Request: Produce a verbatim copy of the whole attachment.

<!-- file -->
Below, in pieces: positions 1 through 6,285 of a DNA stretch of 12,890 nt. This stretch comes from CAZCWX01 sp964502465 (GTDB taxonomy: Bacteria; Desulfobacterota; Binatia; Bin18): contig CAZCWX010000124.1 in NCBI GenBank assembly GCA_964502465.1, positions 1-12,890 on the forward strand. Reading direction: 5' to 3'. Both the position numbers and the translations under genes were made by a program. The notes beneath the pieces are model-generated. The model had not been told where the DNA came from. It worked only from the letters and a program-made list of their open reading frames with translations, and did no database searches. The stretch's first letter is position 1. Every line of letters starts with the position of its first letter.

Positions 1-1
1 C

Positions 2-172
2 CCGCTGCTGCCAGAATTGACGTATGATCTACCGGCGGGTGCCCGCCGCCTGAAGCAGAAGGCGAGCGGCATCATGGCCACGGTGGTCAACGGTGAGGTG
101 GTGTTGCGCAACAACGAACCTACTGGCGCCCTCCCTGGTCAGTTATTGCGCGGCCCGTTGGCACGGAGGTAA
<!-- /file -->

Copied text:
Below, in pieces: positions 1 through 6,285 of a DNA stretch of 12,890 nt. This stretch comes from CAZCWX01 sp964502465 (GTDB taxonomy: Bacteria; Desulfobacterota; Binatia; Bin18): contig CAZCWX010000124.1 in NCBI GenBank assembly GCA_964502465.1, positions 1-12,890 on the forward strand. Reading direction: 5' to 3'. Both the position numbers and the translations under genes were made by a program. The notes beneath the pieces are model-generated. The model had not been told where the DNA came from. It worked only from the letters and a program-made list of their open reading frames with translations, and did no database searches. The stretch's first letter is position 1. Every line of letters starts with the position of its first letter.

Positions 1-1
1 C

Positions 2-172
2 CCGCTGCTGCCAGAATTGACGTATGATCTACCGGCGGGTGCCCGCCGCCTGAAGCAGAAGGCGAGCGGCATCATGGCCACGGTGGTCAACGGTGAGGTG
101 GTGTTGCGCAACAACGAACCTACTGGCGCCCTCCCTGGTCAGTTATTGCGCGGCCCGTTGGCACGGAGGTAA